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Polaris can act as a GPS device because it is lined up with Earth’s vertical axis. This means that it is lined up with the North Pole. The North Star appears higher up in the sky the more you proceed in the northern direction, and lower the further south you go. This makes it an invaluable ‘compass’, especially in regions like deserts or seas where there are not many reference points.
It’s truly wonderful how those little twinkling dots decorate the vast expanse of blackness in outer space. Not only is it mesmerizing, but it’s also mysteriously calming for people through the ages. People who have ever had a chance to sleep under the stars know what I’m talking about.
There are many stars in the sky – too many to count – but there are a few stars (or groups of stars) that invariably stand out from the others. Polaris, also known as the Pole Star, is one of them.
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The Pole Star (Or Polaris)
The Pole Star is known by a few names, such as the North Star or Polaris, all of which refer to the same star. You have likely heard many things about the Pole Star, including that it’s the brightest star in the entire sky. However, that’s an incorrect claim. There are a number of stars (more than 40, in fact) that are brighter than the Pole Star (Sirius, also known as Dog Star, is actually the brightest star in the sky).
The Pole Star is named as such because it’s lined up with Earth’s vertical axis; in other words, it is lined up with the North Pole. That’s why it is also known as the North Star. ‘The Pole Star’ is more of a title than a specific name. Since the axis of Earth is not constant (it keeps wobbling!), the title of “Pole Star” changes after a particular period of time. One wobble of the axis takes roughly 26,000 years, which is the tenure of a star being dubber the ‘Pole Star’.
Also Read: Circumpolar Stars: Are There Stars That Never Set?
How Do You Spot The Pole Star?
Finding a star in a sky full of twinkling lights may seem like an insurmountable task, but in the case of the Pole Star, it’s not so difficult. First, you should look for a group of stars (a constellation) in a plough-like formation (also known as ‘the Big Dipper’ or the ‘saucepan’). At the end of the plough (the part that looks like a bowl), locate the last two stars. Connect these stars with an imaginary line and let the line extend up to the point where it meets a rather shiny star, directly opposite the Big Dipper.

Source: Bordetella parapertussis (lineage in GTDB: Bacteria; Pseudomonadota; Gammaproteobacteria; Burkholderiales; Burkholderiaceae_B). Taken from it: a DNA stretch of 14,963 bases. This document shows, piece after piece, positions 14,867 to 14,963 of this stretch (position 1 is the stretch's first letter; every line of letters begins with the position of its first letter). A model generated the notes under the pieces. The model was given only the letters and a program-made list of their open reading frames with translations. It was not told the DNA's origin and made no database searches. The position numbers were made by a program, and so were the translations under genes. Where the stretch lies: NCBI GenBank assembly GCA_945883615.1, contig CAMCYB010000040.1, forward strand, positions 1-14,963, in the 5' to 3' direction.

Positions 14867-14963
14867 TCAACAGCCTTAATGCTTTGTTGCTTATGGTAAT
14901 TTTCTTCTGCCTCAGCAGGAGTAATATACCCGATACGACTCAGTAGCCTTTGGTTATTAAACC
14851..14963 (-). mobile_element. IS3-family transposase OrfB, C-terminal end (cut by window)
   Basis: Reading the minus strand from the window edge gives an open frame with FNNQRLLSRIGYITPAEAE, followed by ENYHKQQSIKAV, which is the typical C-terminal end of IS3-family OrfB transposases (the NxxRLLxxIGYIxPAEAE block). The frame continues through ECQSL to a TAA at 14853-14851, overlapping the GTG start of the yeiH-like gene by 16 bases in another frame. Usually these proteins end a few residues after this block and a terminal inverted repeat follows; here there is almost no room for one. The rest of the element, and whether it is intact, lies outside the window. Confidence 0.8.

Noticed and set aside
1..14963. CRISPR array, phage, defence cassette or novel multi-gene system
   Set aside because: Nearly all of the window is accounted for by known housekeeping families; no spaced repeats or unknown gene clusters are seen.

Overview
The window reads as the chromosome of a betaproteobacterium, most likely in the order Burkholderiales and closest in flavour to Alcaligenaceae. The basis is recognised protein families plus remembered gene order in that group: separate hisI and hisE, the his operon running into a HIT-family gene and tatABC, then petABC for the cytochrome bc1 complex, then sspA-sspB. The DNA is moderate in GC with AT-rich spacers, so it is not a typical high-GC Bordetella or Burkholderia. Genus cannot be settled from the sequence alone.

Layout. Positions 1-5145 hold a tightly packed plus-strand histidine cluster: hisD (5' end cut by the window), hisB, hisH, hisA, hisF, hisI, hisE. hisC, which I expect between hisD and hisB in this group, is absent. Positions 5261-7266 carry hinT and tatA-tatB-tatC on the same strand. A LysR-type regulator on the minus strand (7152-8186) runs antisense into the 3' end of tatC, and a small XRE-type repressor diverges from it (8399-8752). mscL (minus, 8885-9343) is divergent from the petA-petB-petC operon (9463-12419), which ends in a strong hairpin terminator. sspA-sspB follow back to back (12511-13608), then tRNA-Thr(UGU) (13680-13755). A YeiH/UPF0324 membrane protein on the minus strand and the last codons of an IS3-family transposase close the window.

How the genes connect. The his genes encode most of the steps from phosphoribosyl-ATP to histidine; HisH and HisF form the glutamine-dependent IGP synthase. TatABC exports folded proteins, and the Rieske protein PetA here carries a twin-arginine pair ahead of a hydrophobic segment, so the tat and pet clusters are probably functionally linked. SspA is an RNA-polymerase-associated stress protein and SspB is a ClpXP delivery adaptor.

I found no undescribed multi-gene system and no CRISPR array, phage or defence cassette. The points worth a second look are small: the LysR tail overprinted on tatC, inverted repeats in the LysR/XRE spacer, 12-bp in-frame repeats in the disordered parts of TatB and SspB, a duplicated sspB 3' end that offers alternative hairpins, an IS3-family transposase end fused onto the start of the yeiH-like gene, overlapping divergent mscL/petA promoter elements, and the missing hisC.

That, dear readers, is your Pole Star!
Also Read: Do Compasses And GPS Work Normally Near Earth’s Poles?
What Makes The Pole Star So Special?
Contrary to popular belief, it’s not the brightness, but rather its location, that makes the Pole Star so special. Why, you ask?
As the name implies, because it lies almost directly above the North Pole!
When someone says they want to head in a northerly direction, in essence, they want to go in the direction of the North Pole, and the Pole Star tells them exactly where that is. Now you know why it’s called the North Star!
The North Star appears higher up in the sky the more you proceed in the northern direction, and lower the further south you go. It serves as an invaluable ‘compass’, especially in regions like deserts or seas where there are not many reference points. In fact, slaves fleeing the South in 19th century America often used it to help them find their way along underground railroads. They escaped and began a new life by getting help from a twinkling star – imagine how much easier it would have been if they had today’s smartphones!
The next time you’re out exploring the unknown and you happen to get stranded in an isolated place where your GPS device doesn’t work well, you’ll know how to find the right path using the natural GPS device that’s staring down at you from millions of miles away.
How well do you understand the article above!